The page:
The Gentle Art of Catching Smelts

ELIZABETH R. CHOATE has taken the Uluntic salmon on a dry fly, golden trout in the High Sierras, and bull stripers off Cuttyhunk, but,as she is about to relate, she met her match when she went after smelts in Manchester Harbor. This is the third in a series of her articles.

I HAVE always known that the harbor at Manchester-by-the-Sea was a haven for hundreds of craft, but it was not until we moored our own boat there that I discovered it was full of smelts in the autumn.

One evening in late August I went up on deck to enjoy the reflection of pines and rocks mirrored in the calm water, but for me there was no peace at all; for right under my nose there were a number of small fish rising. At first I suspected that these were tinker mackerel, but soon discovered them to be smelts. They were coming in from the sea with the flooding tide and congregating in a small basin where a brook splashed down across the rocks into a cove.

I have done a lot of fishing all my life but never thought very much about smelts other than to eat them with pleasure. Immediately I threw a line over the side and was much disappointed when I caught nothing. This aggravated me, and I vowed to solve the problem at once.

The following day brought two boatloads of crusty old fishermen who had obviously been smelting there for the past sixty years. These boys were not the chatty type; in fact, they barely spoke to each other at all. For hours at a time they sat silently, raising and lowering their rods in constant rhythm, swinging the little silver fish into their boats. Once in a while one would noisily spit out his quid and take a long swig from a fat brown jug.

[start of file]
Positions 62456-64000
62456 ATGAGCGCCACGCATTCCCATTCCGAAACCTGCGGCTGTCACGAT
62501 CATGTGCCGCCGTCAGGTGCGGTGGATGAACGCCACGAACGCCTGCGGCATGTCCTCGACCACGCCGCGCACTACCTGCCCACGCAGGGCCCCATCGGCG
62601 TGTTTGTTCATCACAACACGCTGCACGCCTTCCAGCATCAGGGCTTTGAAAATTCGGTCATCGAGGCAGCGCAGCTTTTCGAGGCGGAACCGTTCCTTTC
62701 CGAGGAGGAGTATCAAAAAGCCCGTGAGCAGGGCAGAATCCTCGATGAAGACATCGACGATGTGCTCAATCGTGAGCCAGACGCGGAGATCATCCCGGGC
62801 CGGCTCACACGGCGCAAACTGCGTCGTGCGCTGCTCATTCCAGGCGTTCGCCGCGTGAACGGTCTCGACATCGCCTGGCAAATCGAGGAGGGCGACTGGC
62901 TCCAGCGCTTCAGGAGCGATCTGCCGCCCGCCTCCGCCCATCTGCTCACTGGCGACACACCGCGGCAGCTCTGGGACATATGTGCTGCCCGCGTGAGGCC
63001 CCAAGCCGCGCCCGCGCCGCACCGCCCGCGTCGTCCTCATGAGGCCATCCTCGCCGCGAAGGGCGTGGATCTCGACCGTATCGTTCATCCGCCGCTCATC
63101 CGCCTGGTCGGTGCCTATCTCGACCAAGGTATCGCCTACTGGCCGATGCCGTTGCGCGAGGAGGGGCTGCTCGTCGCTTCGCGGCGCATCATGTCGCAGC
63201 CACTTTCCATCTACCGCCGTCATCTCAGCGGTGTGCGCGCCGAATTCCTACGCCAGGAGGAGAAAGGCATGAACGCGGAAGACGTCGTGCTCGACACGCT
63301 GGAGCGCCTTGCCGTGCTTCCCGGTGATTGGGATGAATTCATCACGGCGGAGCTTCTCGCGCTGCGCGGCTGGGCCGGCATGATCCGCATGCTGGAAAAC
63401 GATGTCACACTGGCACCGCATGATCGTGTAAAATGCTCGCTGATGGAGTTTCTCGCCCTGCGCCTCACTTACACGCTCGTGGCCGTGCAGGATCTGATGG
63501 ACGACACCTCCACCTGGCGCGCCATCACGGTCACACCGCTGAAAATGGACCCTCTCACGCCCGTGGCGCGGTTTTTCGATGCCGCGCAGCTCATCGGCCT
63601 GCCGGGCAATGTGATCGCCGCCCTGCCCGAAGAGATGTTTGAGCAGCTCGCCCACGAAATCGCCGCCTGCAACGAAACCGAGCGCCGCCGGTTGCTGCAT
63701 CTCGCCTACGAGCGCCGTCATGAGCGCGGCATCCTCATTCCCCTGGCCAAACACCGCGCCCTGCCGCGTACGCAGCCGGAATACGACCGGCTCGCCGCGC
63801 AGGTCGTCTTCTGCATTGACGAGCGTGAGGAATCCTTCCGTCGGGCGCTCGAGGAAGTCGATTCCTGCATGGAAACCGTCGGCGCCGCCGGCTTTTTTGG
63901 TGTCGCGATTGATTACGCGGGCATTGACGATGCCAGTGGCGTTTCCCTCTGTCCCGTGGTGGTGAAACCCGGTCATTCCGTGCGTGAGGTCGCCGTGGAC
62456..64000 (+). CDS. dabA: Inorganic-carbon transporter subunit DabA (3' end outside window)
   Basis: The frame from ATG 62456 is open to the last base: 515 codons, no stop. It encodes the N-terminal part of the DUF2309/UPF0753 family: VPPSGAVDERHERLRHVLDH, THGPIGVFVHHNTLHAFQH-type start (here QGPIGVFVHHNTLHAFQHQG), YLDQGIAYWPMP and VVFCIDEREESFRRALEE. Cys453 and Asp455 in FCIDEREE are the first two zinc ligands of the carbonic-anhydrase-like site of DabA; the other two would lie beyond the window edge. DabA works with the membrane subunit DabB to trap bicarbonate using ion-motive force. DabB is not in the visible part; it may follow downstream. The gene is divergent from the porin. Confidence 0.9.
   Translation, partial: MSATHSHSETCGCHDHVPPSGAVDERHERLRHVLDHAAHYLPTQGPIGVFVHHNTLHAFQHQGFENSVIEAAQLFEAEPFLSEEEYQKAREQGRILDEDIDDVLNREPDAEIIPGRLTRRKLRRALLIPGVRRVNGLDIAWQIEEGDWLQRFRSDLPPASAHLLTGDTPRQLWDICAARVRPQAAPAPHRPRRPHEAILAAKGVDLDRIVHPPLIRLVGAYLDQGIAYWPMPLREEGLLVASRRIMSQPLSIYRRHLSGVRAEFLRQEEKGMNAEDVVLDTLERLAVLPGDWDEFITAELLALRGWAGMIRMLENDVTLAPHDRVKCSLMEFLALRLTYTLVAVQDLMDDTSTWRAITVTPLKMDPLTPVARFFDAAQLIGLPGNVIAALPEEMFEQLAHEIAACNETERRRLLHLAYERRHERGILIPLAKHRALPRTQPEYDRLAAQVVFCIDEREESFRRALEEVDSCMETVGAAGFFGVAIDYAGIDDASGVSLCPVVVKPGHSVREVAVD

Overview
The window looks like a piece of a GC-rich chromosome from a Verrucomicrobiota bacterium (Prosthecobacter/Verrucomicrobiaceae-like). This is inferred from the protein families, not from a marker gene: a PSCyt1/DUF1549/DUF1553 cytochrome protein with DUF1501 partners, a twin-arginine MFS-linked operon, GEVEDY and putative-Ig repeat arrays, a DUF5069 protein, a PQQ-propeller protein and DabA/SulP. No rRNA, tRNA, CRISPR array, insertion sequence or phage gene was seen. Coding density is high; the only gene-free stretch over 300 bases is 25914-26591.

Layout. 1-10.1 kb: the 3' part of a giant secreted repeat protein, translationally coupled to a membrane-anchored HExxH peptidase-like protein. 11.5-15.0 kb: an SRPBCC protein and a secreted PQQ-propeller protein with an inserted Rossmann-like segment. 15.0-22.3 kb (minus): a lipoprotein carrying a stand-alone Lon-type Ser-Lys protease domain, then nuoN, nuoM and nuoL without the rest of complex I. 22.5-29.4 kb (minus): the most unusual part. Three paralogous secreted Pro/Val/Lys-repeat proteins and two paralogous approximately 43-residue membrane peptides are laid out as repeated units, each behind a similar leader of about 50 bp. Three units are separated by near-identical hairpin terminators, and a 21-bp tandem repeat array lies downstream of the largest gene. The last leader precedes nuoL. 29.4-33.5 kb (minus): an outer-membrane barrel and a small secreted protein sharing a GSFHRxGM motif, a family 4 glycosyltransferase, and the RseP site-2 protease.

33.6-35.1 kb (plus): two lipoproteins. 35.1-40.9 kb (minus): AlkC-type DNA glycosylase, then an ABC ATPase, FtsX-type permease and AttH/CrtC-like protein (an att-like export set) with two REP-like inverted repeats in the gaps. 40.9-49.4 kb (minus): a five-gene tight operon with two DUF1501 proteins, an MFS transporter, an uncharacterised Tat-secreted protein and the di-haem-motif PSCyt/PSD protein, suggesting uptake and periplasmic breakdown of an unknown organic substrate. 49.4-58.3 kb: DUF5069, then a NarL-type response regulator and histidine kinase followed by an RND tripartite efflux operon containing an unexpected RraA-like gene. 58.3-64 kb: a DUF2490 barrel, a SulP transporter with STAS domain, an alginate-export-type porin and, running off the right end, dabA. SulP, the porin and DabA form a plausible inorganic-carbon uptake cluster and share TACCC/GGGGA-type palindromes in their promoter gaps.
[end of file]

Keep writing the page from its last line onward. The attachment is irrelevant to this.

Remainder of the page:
I armed myself with a rod and rowed to what seemed to be the magic spot. Again I drew a blank. This really infuriated me, so I asked one of the mossbacks what was the right kind of bait to use, and got the laconic answer, “Worms.”I tried the usual sea worms but caught only an eel. Then I thought that perhaps he had meant garden worms, so I dug some of those and caught a tommycod.

Finally a nice young man came along who took pity on me. I asked him, “What in the world sort of worms should I use?” He replied, “Only the tail of a very small sea worm.” He saved me from a nervous breakdown, I am sure, for what is more frustrating than to sit empty-handed while those about you are catching fish?

It seems to take a few good cold nights to start the smelts running in the late summer, and from then on through the autumn is the real season for smelting. There are no set rules for any kind of fishing, but it is well to start off with an accepted procedure, and after considerable trial and error, I learned the traditional way to fish for smelts in a tidal basin.